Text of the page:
The Family

The Family

Monday, December 22, 2014

To Naples

The title is misleading.

I'm not going to Naples. Nor have I ever been to Naples. In fact, after the series of books I've been reading the past few months, I have no desire to ever go to Naples.

Granted, Elena Ferrante's Neapolitan novels "My Brilliant Friend," "The Story of a New Name" and "Those Who Leave and Those Who Stay" cover a completely different time period, but they don't paint a glowing picture of Naples.

The novels are complicated. Not in the hard-to-read sense. More so the relationship of the protagonist and her so-called best friend. I say so-called because Lila doesn't seem to do much but hurt Elena during the span of their life-long friendship.

I'm not sure the word friend and Lila should be used in the same sentence. It's clear at times that she loves Elena, or Lenu, as she is affectionately called by those in her poor and violent Naples neighborhood. The character of Elena (this isn't supposed to be a biography, but who knows) is brutally honest about her life and choices. She adequately expresses her feelings in each novel. Feelings and emotions that every female has no doubt felt at different points in her life, but rarely has the courage to express or admit.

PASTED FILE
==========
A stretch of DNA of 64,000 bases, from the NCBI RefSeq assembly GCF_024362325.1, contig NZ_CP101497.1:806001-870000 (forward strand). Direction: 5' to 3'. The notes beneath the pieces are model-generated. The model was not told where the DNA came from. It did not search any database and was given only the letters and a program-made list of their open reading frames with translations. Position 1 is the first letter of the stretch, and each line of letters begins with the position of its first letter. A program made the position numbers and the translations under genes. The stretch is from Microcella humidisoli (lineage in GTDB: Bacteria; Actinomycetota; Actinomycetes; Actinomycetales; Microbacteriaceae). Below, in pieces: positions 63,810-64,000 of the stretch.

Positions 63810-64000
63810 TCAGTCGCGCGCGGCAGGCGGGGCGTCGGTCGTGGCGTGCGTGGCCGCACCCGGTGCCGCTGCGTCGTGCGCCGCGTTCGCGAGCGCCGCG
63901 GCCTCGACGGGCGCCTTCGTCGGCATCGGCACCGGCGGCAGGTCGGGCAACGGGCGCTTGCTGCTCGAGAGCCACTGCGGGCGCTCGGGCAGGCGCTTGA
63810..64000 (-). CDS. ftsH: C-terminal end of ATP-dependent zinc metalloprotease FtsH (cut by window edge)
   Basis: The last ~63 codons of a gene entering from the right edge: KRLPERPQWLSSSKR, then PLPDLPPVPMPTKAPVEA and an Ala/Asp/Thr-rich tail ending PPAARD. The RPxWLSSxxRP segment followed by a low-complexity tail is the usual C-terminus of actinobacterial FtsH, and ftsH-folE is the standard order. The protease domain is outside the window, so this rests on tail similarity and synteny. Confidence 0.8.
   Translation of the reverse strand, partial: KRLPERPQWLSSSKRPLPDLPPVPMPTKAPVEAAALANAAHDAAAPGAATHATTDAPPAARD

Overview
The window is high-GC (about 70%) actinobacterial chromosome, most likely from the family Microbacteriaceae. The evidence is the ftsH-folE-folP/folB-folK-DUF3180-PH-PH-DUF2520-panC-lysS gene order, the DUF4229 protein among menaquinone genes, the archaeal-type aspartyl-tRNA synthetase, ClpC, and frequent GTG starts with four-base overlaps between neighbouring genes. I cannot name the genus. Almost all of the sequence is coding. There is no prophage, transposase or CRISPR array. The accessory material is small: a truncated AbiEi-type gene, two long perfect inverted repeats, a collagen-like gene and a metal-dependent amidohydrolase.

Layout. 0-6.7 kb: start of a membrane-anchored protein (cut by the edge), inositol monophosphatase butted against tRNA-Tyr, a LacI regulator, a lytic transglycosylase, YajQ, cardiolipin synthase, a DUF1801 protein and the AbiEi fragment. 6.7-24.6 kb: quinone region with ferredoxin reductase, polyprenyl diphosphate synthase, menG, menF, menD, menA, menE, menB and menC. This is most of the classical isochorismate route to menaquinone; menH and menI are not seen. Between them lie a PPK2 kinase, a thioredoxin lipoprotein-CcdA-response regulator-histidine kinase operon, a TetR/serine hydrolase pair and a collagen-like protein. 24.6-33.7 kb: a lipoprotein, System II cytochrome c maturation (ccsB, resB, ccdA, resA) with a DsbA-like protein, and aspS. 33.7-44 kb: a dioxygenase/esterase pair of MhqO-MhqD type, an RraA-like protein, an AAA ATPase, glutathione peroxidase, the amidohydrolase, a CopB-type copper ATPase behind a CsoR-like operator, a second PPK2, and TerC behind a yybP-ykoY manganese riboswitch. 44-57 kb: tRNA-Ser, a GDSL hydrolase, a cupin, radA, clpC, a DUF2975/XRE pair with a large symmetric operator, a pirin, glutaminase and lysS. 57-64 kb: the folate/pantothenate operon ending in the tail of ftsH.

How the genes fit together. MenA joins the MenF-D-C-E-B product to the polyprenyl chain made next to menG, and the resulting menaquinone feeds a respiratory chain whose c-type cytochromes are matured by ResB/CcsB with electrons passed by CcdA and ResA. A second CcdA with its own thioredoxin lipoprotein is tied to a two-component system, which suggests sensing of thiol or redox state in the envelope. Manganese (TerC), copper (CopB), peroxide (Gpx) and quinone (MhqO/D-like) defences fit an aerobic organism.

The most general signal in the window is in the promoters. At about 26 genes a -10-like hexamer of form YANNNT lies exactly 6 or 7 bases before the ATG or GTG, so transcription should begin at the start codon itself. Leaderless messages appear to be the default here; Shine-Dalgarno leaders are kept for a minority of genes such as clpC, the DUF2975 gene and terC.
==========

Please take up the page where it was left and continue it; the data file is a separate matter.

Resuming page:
And even though it is Elena that has the redeeming qualities, it's precisely because of Lila that you keep reading the books. Just as Lila draws everyone in their Naples neighborhood in, so her character draws the reader. She is often so repulsive and vindictive that you want to reach through the pages to slap her. But when she is gone, when it is just Lenu, you can't want to get back to another portion about Lila.

The fourth book is set to be released in September 2015. Though I'd like to think I'll have moved on by that time, I know the desire to find out what happens to the women in later life will have too much of a pull.

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